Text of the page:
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Venezuela: Almost all Latin America, like Trump, supports Maduro rival



Almost every country in Latin America has recognized Juan Guaidó, the Venezuelan opposition leader who declared himself the country’s interim president.

They took the stance against incumbent president Nicolás Maduro, who refused to cede power after protesters demanded that he step down, calling his presidency unconstitutional and a fraud.

The map above shows the countries that have recognized Guaidó as president and those that still support Maduro.

Green represents the Guaidó supporters, red represents Maduro supporters, and Venezuela is in yellow.

The political fallout comes after days of protests and clashes between Venezuelans demanding Maduro’s resignation, and the country’s security forces. Under Maduro’s rule, the country is enduring one of the world’s worst economic crises, which has brought hyperinflation, power cuts, and food shortages.

Read more: 10 pictures reveal the huge amounts of cash Venezuelans need to buy everyday things

US President Donald Trump declared his support for Guaidó on Wednesday night.

Juan Guaidó, who swore in as Venezuela’s interim president on Wednesday, holds a copy of Venezuela’s constitution during a rally against Maduro on Wednesday.
Carlos Garcia Rawlins/Reuters

As of Thursday morning, these 11 countries have voiced their support for Guaidó as Venezuela’s interim leader:

  • Argentina
  • Brazil
  • Chile
  • Colombia
  • Costa Rica
  • Ecuador
  • Guatemala
  • Honduras
  • Panama
  • Paraguay
  • Peru

Maduro speaks to supporters in Biruaca, Venezuela, in April 2017. He has presided over the world’s worst economic crises.
Miraflores Palace/Handout via Reuters

These two countries have explicitly pledged their support for Maduro:

Bolivia’s left-wing president, Evo Morales, tweeted on Wednesday night: “Our solidarity with the Venezuelan people and our brother Nicolás Maduro in these decisive hours in which the claws of imperialism seek again to mortally wound the democracy and self-determination of the peoples of South America.”

“Never again will we be in the USA’s backyard,” he added.

Cuba’s state newspaper, Granma, accused Trump of “directing a coup d’état” by recognizing Guaidó.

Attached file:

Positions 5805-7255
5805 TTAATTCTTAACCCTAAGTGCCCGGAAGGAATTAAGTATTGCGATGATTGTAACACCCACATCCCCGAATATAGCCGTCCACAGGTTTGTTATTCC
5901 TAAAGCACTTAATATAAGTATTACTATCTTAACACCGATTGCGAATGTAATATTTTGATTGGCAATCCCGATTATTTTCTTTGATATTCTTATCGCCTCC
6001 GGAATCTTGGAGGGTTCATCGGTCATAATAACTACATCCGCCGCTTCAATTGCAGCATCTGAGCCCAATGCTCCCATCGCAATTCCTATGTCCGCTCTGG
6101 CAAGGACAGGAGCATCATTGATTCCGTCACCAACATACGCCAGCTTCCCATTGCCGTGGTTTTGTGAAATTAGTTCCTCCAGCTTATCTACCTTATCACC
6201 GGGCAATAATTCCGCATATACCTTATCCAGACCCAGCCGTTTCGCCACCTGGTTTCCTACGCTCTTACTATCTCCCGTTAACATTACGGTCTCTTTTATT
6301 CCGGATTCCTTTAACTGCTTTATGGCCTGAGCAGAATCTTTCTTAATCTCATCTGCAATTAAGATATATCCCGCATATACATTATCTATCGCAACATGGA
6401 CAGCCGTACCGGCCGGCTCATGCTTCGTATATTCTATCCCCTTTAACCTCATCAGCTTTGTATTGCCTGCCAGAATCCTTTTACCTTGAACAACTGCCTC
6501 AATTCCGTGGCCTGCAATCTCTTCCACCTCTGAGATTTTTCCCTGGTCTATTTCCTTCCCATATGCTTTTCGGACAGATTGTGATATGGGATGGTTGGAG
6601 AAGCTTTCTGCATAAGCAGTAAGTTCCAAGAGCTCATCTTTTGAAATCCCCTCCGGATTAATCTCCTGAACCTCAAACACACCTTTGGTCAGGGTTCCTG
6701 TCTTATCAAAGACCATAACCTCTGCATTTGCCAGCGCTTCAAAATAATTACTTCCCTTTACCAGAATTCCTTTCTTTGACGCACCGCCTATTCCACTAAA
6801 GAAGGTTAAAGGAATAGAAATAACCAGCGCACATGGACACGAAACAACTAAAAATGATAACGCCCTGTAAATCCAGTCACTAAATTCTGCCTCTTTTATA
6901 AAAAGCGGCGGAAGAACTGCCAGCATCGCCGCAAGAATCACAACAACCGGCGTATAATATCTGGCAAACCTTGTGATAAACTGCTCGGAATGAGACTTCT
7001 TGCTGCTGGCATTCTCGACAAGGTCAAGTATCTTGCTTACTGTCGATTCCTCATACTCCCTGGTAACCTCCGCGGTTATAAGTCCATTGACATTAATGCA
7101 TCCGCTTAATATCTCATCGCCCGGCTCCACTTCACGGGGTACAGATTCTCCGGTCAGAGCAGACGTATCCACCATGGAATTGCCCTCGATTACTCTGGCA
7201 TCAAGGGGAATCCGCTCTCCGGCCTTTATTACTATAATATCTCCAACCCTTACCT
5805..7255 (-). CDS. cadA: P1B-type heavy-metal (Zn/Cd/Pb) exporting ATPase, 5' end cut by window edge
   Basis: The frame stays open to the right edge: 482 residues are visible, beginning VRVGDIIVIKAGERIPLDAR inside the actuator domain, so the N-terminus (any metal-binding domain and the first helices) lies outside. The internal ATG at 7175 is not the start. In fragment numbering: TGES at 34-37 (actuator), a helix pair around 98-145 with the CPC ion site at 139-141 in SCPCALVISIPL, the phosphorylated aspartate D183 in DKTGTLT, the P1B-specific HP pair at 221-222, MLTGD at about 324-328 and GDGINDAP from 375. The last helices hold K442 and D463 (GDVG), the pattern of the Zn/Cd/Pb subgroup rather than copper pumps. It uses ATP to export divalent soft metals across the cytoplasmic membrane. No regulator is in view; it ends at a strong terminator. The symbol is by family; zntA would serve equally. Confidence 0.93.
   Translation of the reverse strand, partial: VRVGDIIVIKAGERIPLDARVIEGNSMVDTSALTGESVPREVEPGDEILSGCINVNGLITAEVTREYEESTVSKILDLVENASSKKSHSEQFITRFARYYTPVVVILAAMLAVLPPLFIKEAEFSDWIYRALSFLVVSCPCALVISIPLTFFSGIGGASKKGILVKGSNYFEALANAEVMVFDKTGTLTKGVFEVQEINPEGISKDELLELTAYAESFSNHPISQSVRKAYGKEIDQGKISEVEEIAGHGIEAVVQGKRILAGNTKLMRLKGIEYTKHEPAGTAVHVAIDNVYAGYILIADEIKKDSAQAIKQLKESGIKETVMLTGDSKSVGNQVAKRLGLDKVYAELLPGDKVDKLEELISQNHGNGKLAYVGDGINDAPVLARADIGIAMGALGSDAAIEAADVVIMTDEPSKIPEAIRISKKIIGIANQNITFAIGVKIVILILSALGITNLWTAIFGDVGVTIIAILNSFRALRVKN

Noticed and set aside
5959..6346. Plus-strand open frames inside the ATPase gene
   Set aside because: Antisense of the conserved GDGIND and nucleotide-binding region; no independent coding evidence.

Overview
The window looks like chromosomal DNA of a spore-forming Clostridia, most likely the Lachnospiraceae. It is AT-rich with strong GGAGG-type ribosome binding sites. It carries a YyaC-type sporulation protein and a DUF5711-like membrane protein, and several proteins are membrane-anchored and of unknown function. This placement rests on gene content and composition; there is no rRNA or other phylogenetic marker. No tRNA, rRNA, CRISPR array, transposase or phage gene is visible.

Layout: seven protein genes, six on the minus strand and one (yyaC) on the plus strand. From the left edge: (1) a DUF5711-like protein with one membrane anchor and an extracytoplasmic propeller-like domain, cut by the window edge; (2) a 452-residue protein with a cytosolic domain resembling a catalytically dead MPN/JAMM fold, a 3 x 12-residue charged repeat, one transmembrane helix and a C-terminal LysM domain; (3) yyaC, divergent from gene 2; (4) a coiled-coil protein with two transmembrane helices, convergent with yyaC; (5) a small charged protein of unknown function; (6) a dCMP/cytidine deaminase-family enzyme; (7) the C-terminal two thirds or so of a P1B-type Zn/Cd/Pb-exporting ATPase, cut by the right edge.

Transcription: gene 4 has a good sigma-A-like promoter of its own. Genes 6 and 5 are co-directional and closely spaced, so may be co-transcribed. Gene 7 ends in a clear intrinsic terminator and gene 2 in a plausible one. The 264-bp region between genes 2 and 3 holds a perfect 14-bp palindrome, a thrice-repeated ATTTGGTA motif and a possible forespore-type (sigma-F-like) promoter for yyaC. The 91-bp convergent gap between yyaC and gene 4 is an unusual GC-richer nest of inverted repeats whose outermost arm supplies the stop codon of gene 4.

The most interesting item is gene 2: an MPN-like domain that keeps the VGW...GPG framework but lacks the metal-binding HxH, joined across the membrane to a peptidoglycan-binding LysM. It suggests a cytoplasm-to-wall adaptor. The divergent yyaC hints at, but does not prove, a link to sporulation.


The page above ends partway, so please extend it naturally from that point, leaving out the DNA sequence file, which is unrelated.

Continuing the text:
Read more: Venezuela’s uprising against Maduro may put Trump’s musings about military intervention to the test

Guaidó greets supporters in Caracas on Wednesday. Eleven countries in Latin America said they supported him.
Carlos Garcia Rawlins/Reuters

The Mexican government said it would not take sides, citing “our constitutional principles of non-intervention, auto-determination, and peaceful solutions to international conflicts.”

Mexican President Andres Manuel Lopez Obrador said that supporting Guaidó was a violation of sovereignty, according to Reuters, appearing to implicitly criticize nations which have taken that stance.

Uruguay, Guyana, and Santa Lucia have also refused to take sides, according to Al Jazeera.

US President Donald Trump announced his support for Guaidó on Wednesday night. Maduro expelled all American diplomats out of his country in response.
Justin Sullivan/Getty Images; Reuters

Guaidó and Maduro’s contest for power has also divided countries outside of Latin America.

The US and Canada formally recognized Guaidó as interim president on Wednesday, while Russia and Turkey pledged support for Maduro.

Russia’s President Vladimir Putin, left, shakes hands with Maduro. Their countries have close military and financial ties.
AP Photo/RIA Novosti, Alexei Nikolsky, Presidential Press Service

Multiple Russian officials, including Russian Federation Council’s information committee chairman Alexei Pushkov and MP Vladimir Dzhabrailov, described Guaidó’s declaration as a “coup,” according to Reuters and The Guardian.

Russia has long supported Maduro’s regime with arms and financial loans.

Maduro called for US diplomats to immediately leave Venezuela shortly after Trump announced his support for Guaidó.

Washington rejected Maduro’s demands, saying it would only listen to Guaidó’s government, according to Reuters.

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